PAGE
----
Finally, impeaching President Trump for a second time would be a significant step towards repairing and reinvigorating Congress’s role in American politics. Congressional powers do not exist in the abstract. They are part of an arsenal. Each power’s meaning and practical significance is enhanced by the vitality of the others. The threat of impeachment can serve to discipline the behavior of executive and judicial officials. However, it only works if the threat is credible—if those officials believe that Congress could and would actually follow through. Impeachment can serve as a credible deterrent—Congress’s “nuclear option”—and helps to frame and bolster its subsidiary powers, like oversight and appropriations. Used effectively, impeachment can help protect and advance the people’s interests.
Reclaiming Congress’s role in the constitutional order by again exercising its power of impeachment is in the interests of congressional Republicans, who are preparing to assume the minority position in a divided government. Again, the political or constitutional understanding of impeachment is part and parcel of an affirmation of the legitimacy of political opposition. Republicans will not control (at least) one chamber of Congress for (at least) the next two years. Perhaps ironically, their efforts to keep government officials accountable will depend on the same arguments that now support Trump’s impeachment. For both Democrats and Republicans, signaling support for impeachment would be a welcome and much-needed reaffirmation of democracy and the rule of law—of constitutional governance over tiresome and corrosive partisan warfare.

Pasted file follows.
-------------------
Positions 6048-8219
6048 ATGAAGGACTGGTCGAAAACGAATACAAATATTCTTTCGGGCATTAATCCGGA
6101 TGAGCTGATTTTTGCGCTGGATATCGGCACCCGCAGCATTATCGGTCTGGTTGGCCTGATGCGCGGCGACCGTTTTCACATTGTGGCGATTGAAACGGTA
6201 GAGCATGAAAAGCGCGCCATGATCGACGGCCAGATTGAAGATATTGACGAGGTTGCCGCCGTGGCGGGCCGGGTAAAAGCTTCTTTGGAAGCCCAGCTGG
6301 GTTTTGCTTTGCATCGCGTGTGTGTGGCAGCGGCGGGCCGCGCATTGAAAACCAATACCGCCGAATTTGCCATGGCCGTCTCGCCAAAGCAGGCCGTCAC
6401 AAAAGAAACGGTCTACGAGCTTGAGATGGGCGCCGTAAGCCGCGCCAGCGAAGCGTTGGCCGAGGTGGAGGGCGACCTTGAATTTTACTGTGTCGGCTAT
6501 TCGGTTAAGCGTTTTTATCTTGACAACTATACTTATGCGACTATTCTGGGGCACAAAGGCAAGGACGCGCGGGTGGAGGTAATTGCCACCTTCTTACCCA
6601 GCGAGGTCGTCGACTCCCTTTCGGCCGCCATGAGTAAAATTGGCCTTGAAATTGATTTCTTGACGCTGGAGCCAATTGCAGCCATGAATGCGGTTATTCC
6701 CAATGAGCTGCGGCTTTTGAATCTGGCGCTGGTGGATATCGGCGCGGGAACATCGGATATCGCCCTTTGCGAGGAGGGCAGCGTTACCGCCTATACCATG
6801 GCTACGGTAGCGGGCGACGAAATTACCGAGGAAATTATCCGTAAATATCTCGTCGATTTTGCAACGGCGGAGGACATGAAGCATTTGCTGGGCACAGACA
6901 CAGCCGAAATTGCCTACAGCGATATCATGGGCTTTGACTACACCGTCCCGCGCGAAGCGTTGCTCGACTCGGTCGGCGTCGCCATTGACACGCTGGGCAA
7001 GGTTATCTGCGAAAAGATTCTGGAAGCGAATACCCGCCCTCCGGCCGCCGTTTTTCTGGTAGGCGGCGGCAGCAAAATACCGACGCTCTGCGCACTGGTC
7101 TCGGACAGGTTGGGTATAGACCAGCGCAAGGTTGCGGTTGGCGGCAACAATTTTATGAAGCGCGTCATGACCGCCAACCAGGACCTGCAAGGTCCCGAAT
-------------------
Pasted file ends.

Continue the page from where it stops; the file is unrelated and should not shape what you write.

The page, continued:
Much of President Trump’s support among congressional Republicans is rooted in their fear of the consequences for crossing him. They believe Trump and Trumpism define the Republican electorate, and that reelection depends on catering to that constituency. As he has demonstrated on numerous occasions, he relishes calling out and insulting those who criticize or oppose him, even—and perhaps especially—fellow Republicans.
But a second impeachment could address that fear directly: In addition to impeachment and removal, President Trump could be disqualified from holding public office in the future. Following impeachment by the House, the Senate could disqualify him from holding public office with a simple majority vote (rather than the supermajority required for removal), as it did with US District Judge Humphreys in 1862 and Associate Judge of the Commerce Court Robert Archbald in 1913. In fact, there is reason to believe disqualification might be possible even if Trump is not removed by the Senate. Doing so would help address not only the problem of Congress’s abdication of its institutional role, but also the electoral problem that faces ambitious Republican officials who harbor quiet reservations about Trump’s antidemocratic and anti-constitutional behavior. Removing Trump from the center of American politics would serve everyone’s interest.
In short, Congress has at its disposal both the powers to appropriately respond to the President’s actions and the ability to exercise them in a way that serves the interests of its most vulnerable members. All that is required is the will to put those powers to use to protect American democracy and preserve its Constitution. That, of course, is the oath the new Congress just took. Upholding that oath would be a fitting way to begin the next chapter of American politics.